I read a lot.
For those who know me, this isn’t a crazy statement. As a reader, writers who discuss unique concepts without any context or background annoy me. A lot of my reading involves sports articles (RIP Grantland) that involve advanced statistics. So instead of writing a post that uses these stats to answer a mystifying problem, I thought it best to take a step back and review these stats. Hopefully, you won’t find me annoying.
Like humans (except for my mother), none of these stats are perfect. However, despite their limitations, they all advance our understanding of basketball and how to value different players and the traits they possess. Hopefully, this gives you a better understanding of these advanced stats and prevents you from cursing at smug writers out of frustration. Also, if you don’t actually want to read this (if your answer is yes, that’s the wrong answer and I may curse you) and just want to look at a glossary, you can check this out.
- Player Efficiency Rating (PER): Developed by John Hollinger, PER is an overall metric that measures all aspects of a player’s performance. The rating is a composite stat of a player’s box sore statistics that is adjusted for pace of play and calibrated to league average. League average PER in any given year is 15.0 on the dot. The player with the highest PER during the 2016-2017 season was Russell Westbrook, not too surprisingly. Below is a reference guide to understand PER with some helpful definitions from Wikipedia and (not so helpful definitions) from yours truly.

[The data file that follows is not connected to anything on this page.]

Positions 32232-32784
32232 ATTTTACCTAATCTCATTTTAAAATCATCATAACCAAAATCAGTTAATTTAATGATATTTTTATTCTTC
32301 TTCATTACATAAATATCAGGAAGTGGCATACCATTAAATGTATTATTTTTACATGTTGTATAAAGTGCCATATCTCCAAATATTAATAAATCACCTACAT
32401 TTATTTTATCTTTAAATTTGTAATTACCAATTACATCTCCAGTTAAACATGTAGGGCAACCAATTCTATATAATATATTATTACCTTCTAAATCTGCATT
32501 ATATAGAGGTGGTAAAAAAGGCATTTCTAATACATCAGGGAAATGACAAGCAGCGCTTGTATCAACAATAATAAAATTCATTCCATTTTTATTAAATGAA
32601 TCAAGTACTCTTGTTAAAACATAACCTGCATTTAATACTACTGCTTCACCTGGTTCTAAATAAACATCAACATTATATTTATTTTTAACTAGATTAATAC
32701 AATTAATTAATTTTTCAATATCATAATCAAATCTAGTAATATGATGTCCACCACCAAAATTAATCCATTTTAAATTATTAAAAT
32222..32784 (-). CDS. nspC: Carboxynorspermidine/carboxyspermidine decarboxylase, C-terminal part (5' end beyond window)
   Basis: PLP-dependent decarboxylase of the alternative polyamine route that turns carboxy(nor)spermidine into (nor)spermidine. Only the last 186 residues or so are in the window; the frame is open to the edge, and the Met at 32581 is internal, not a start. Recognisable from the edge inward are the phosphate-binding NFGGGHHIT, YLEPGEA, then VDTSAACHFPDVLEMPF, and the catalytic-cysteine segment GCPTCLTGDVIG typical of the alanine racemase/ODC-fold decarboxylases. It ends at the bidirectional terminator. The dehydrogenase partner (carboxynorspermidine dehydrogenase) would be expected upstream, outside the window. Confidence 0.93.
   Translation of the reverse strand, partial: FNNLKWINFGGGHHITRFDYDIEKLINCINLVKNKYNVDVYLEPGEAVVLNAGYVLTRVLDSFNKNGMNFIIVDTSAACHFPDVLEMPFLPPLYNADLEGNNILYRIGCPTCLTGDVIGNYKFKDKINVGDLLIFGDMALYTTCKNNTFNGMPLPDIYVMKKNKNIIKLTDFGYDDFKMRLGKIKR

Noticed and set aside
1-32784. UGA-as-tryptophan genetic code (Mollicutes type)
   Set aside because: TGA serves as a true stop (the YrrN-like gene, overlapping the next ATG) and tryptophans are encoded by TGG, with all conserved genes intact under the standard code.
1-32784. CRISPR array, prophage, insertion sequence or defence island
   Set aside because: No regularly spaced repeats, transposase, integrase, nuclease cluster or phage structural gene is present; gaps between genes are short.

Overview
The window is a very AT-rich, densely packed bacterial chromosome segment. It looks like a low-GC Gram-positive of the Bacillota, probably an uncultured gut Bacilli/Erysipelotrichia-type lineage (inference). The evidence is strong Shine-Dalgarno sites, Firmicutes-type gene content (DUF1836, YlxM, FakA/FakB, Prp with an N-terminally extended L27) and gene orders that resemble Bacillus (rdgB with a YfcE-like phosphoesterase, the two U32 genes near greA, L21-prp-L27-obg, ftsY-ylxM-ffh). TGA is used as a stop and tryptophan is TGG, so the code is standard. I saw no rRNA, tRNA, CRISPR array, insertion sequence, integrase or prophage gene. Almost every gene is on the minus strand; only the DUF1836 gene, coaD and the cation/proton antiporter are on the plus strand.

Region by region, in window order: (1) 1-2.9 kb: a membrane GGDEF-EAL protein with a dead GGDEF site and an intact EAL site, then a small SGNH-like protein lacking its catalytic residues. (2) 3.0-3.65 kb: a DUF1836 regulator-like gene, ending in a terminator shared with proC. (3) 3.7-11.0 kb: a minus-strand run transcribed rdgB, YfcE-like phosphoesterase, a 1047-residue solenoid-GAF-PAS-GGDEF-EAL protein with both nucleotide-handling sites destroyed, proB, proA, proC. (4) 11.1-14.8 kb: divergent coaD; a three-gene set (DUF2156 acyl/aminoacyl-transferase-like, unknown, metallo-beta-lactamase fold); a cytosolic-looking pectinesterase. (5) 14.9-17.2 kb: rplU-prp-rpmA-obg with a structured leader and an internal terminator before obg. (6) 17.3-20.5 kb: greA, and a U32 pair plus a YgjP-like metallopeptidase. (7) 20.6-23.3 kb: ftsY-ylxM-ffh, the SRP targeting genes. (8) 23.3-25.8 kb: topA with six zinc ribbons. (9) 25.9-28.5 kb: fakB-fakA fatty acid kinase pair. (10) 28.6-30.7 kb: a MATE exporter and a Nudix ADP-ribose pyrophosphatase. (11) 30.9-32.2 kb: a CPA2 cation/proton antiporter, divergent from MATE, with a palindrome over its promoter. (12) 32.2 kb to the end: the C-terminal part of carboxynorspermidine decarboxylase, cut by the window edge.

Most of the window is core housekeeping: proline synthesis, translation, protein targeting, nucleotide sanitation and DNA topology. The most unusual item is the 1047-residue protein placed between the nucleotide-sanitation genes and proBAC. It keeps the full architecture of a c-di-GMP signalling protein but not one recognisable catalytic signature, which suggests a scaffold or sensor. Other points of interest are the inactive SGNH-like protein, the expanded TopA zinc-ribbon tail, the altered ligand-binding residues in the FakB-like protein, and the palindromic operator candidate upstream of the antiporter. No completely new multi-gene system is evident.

- Box Plus/Minus (BPM): BPM measures a player’s performance using box score statistics relative to the league average per 100 possessions. That is, if a player’s BPM is 10, the player is 10 points better than a league average player (who has a BPM of 0). Just to be clear, a BPM of 10 is otherworldly. It’s less likely than Phil Mickelson wearing an appropriately sized polo or the Browns winning the Super Bowl with Brock Osweiler as their quarterback. Since BPM is a function of box score stats, it is fairly imprecise in measuring defensive ability. BPM only includes quantifiable defensive efforts (blocks, steals, and rebounds) and ignores non-quantifiable examples of defensive prowess. The regular season leader among players still alive? James Harden, sandwiched between The Brodie and the point guard who thought going to the worst franchise in basketball history would lead him to playoff success.
- Real Plus/Minus (RPM): Even though they share two letters, RPM is very different than BPM. It is the adjusted form of one stat on the box score – plus/minus. RPM isolates how much of a player’s plus/minus is due to the player’s actions on the court. This way the guy standing in the corner doesn’t receive credit for literally standing in place when Russell Westbrook drives to the hoop. Shockingly, this is one of the few stats that The Brodie does not own. Rather, Chris Paul takes the honors followed by a relatively unknown player, someone called LeBron James. I believe it’s pronounced LEE-BROWN and the J makes an H sound.